spaceSpace and Physics

NASA's James Webb Space Telescope Is Probably Going To Be Delayed Yet Again


Jonathan O'Callaghan

Senior Staff Writer

The telescope's 18-segmented gold mirror, pictured last year. NASA/Desiree Stover

Welp, bad news astronomers. NASA’s James Webb Space Telescope (JWST) might have to be delayed again, according to a new report.

The US Government Accountability Office (GAO) said yesterday that there were still some issues with the telescope that need to be resolved, which means it might not make its planned launch window between March and June 2019 (delayed from October 2018). A new launch window has not yet been set.


“Given the remaining integration and test work ahead… we believe that additional delays to the project’s launch readiness date are likely,” the report noted.

They said that the telescope had limited cost reserves remaining, and was at risk of breaching its current $8.8 billion cost cap – so more funding would be needed. They also slated its prime contractor, Northrop Grumman, for its “overestimated workforce reductions.”

“JWST is still resolving technical challenges and work continues to take longer than planned to complete,” they added.

SpaceNews said that Northrop Grumman had teams working on the JWST in shifts 24 hours a day, with 500 staff working on it full-time – five times higher than originally projected.


The issues seem to revolve around the deployment of the telescope and its vast, tennis court-sized sunshield (to protect it from solar rays) once it’s in space. It will take more than two weeks to get it into its targeted position beyond the orbit of the Moon, 1.5 million kilometers (1 million miles) away, with thousands of moving parts on board. Just one failure could scupper the whole mission; we will have no means of repairing it.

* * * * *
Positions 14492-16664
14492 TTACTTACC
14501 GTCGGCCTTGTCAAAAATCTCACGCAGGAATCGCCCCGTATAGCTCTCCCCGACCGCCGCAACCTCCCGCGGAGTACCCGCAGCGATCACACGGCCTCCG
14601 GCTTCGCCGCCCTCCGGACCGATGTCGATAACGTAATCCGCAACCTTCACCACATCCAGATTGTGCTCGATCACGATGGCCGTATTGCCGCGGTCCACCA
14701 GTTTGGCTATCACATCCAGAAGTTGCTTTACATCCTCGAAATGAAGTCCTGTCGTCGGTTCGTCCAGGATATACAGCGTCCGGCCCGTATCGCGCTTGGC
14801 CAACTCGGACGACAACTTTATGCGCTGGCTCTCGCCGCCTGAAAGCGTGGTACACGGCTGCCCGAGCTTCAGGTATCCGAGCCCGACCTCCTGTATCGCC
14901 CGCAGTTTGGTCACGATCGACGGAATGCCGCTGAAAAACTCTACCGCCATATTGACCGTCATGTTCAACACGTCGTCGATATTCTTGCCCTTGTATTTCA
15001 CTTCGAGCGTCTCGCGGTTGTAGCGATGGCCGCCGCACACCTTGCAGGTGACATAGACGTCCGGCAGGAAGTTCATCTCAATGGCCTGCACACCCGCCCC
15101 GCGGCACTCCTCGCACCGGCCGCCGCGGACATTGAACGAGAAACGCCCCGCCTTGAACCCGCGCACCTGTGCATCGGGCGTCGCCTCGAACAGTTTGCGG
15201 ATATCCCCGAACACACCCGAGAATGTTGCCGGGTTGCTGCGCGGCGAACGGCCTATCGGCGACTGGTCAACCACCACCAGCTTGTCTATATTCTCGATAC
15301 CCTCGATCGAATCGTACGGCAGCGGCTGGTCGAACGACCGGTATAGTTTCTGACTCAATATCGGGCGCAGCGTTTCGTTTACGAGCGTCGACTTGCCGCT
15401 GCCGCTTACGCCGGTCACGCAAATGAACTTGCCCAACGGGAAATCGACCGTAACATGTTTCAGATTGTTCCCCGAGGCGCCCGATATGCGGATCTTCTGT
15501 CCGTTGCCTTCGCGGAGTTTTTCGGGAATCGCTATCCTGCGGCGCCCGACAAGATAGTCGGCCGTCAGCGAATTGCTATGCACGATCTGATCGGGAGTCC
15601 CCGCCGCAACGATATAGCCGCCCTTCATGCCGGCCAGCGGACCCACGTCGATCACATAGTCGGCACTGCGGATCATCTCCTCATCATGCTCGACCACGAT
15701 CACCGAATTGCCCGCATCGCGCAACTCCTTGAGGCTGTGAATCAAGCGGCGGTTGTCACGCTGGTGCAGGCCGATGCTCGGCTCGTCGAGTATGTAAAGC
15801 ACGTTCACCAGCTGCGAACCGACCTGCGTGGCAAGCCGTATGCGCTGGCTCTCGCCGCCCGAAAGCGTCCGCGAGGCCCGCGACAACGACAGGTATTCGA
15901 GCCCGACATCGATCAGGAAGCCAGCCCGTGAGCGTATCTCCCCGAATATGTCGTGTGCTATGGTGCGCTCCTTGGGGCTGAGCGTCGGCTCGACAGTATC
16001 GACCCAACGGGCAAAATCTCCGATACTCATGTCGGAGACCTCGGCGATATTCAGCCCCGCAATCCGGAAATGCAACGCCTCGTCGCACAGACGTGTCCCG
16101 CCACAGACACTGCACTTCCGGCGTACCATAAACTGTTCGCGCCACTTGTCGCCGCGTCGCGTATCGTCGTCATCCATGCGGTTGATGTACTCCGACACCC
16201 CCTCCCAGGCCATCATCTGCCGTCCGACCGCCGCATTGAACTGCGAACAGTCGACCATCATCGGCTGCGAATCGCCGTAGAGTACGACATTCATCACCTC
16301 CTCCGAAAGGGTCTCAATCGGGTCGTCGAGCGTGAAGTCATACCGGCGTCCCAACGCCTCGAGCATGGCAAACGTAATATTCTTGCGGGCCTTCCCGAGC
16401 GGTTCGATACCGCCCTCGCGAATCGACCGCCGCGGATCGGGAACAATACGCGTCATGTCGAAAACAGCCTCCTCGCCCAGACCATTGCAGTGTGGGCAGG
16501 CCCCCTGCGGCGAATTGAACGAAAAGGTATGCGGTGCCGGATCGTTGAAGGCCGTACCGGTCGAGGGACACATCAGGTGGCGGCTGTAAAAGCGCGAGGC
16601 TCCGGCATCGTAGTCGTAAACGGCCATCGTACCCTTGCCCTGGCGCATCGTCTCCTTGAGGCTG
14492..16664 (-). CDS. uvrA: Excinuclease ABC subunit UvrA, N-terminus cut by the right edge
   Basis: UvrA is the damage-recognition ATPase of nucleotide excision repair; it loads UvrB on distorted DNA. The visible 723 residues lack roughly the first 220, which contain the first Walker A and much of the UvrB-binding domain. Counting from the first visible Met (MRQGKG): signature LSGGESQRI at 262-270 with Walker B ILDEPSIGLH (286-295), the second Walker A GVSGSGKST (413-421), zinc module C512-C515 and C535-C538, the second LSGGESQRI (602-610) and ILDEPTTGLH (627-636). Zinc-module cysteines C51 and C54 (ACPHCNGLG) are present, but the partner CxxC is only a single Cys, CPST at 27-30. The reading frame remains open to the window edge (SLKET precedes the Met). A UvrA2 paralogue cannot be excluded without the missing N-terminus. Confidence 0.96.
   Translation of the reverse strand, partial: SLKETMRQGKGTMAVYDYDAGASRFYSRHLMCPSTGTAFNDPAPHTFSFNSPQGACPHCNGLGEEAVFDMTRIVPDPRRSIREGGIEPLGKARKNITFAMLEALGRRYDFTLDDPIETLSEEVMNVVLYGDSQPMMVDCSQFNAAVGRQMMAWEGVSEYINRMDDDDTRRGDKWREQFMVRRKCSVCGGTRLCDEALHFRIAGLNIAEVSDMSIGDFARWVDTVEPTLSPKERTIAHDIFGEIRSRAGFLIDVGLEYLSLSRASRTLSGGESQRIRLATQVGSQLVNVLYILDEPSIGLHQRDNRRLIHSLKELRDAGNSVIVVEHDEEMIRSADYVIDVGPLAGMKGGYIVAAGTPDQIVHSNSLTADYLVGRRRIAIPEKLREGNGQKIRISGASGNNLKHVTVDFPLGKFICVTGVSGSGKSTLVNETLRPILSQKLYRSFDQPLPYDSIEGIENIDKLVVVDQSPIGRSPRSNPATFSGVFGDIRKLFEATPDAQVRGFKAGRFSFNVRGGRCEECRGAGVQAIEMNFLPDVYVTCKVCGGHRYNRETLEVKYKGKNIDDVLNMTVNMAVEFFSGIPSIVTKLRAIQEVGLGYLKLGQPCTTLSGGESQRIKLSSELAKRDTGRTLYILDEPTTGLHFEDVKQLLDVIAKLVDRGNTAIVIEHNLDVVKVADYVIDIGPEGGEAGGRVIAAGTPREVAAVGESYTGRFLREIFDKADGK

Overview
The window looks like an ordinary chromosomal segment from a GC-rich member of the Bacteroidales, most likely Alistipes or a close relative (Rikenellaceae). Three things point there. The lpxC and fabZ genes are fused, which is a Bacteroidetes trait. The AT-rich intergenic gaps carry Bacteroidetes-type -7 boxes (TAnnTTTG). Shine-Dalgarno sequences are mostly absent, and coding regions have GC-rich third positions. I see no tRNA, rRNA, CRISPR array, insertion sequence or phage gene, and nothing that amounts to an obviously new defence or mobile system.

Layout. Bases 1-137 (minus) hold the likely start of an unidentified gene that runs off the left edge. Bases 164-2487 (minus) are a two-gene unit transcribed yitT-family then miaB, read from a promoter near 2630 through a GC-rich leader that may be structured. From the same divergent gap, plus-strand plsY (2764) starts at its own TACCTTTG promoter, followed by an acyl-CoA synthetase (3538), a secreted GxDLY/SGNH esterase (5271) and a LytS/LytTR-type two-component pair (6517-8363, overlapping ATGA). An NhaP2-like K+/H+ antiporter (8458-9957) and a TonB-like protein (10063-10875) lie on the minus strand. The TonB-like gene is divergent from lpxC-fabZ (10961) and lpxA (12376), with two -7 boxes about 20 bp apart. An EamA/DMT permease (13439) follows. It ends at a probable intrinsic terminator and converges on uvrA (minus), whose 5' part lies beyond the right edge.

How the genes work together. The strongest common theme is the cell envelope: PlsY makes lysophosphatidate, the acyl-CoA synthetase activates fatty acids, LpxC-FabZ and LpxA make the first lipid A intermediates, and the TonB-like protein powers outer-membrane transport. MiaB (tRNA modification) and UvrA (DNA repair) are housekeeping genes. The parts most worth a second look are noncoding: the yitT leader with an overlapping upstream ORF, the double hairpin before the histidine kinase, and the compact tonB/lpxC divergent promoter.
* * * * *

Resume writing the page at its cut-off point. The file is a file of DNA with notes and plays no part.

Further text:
How JWST will be deployed. NASA

And that would be disastrous. JWST is massively over-budget and delayed to the point of being a joke. It was originally scheduled to launch in 2007 for $500 million. Now, it’s 2019 at the earliest, at a cost more than 16 times that – so far.

Many have bemoaned the fact that the JWST is sucking up a large portion of NASA’s astronomy budget. And this latest news is not going to do much to deter some of its detractors.

When it does eventually launch, though, the JWST is going to be rather fantastic. Observing the universe in infrared, it will enable us to study distant stars and galaxies, surpassing the abilities of Hubble, and even probe the atmospheres of exoplanets. It may be one of our best tools in the search for life beyond Earth.


More than 20 years in the making, JWST is not only expensive but hugely complex. So while these delays are painful, and it continues to eat up money, we can only hope they’ll ensure that the mission goes ahead without any problems. Fingers crossed.


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